Did you or a loved one suffer a severe brain injury due to somebody else’s carelessness? Whether you suffered an injury in a car accident, a slip and fall on someone’s property, or due to another incident, you could be entitled to compensation. If this has happened to you, contact an Alabama brain injury lawyer at the law firm of Morris, King & Hodge, P.C., for help right away.

Our attorneys have been fighting for the rights of injury victims across Alabama since 1966. We have extensive experience handling brain injury cases and are ready to put our skills and experience to work for you.

Call us or contact us online for a 100% free case evaluation today.

Symptoms and Effects of Brain Injuries

Symptoms of brain injury vary depending on the severity of the injury. Concussions and other less severe brain injuries can cause symptoms such as:

  • Headaches
  • Nausea and vomiting
  • Fatigue
  • Dizziness and difficulty maintaining balance
  • Sensitivity to light and sound
  • Blurred vision
  • Ringing in the ears
  • A bad taste in the mouth
  • Speech issues
  • Brief loss of consciousness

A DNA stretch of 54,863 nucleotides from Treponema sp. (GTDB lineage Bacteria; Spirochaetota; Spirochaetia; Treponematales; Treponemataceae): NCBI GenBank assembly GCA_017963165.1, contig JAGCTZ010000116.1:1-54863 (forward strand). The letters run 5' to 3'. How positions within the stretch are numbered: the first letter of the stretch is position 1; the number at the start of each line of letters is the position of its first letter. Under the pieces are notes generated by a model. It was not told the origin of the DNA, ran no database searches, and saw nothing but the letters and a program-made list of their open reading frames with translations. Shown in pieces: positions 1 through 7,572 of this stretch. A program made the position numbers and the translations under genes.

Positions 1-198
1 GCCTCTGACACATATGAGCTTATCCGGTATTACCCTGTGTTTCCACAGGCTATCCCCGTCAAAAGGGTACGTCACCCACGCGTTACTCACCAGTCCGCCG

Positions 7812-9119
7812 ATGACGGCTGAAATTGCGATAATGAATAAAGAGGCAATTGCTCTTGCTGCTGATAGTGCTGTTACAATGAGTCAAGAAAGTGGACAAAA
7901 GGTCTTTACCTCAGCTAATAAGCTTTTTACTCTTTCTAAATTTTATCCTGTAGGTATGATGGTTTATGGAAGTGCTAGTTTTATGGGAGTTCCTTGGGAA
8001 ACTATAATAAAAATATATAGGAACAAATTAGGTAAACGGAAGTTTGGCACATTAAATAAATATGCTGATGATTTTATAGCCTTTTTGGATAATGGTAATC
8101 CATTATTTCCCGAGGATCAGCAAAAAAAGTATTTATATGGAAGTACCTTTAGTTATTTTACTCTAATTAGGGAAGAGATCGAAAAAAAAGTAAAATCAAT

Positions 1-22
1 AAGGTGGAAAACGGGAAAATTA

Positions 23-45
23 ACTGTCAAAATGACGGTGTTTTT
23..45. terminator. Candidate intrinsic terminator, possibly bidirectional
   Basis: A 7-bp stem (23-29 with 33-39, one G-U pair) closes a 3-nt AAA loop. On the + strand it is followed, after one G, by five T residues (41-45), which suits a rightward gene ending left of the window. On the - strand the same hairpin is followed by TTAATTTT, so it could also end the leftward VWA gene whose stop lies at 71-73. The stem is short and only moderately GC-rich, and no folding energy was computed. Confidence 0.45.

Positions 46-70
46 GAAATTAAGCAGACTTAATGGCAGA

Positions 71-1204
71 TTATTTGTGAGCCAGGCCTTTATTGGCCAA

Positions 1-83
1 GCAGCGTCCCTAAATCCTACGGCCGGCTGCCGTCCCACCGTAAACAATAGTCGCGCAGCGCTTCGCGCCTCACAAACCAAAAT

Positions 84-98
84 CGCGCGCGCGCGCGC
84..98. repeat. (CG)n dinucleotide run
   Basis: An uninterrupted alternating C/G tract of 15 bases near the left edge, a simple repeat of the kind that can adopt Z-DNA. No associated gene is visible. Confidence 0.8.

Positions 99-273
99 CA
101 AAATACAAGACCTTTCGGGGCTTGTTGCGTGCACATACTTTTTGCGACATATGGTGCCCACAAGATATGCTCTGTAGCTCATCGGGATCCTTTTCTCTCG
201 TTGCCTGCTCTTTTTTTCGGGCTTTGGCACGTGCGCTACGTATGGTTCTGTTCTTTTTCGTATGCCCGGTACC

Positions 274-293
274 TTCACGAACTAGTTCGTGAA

• Feeling dazed and disoriented
  • Memory and concentration problems
  • Mood swings
  • Depression and anxiety
  • Difficulty sleeping or sleeping more than normal

Symptoms of a more severe brain injury may include:

  • Loss of consciousness lasting several minutes to several hours, or onset of coma or vegetative state
  • Persistent or worsening headache
  • Persistent nausea and vomiting
  • Convulsions and seizures
  • Dilated pupils
  • Draining of clear fluids from the nose and ears
  • Difficulty being woken up from sleep
  • Weakness and numbness in hands and feet
  • Slurred speech
  • Coordination problems
  • Significant confusion
  • Combativeness or other unusual behaviors

Traumatic brain injuries, especially more severe ones, can also lead to long-term effects and complications, including:

  • Coma or brain death
  • Development of post-traumatic epilepsy
  • Fluid buildup around the brain
  • Increased risk of blood clots and stroke
  • Vertigo
  • Paralysis of facial muscles
  • Vision and hearing loss
  • Cognitive difficulties and memory problems
  • Difficulties with communication and social skills
  • Behavioral and emotional changes, including depression, anxiety, irritability, lack of impulse control, and verbal and physical outbursts
  • Increased risk for degenerative brain diseases such as Alzheimer’s disease, Parkinson’s disease, and chronic traumatic encephalopathy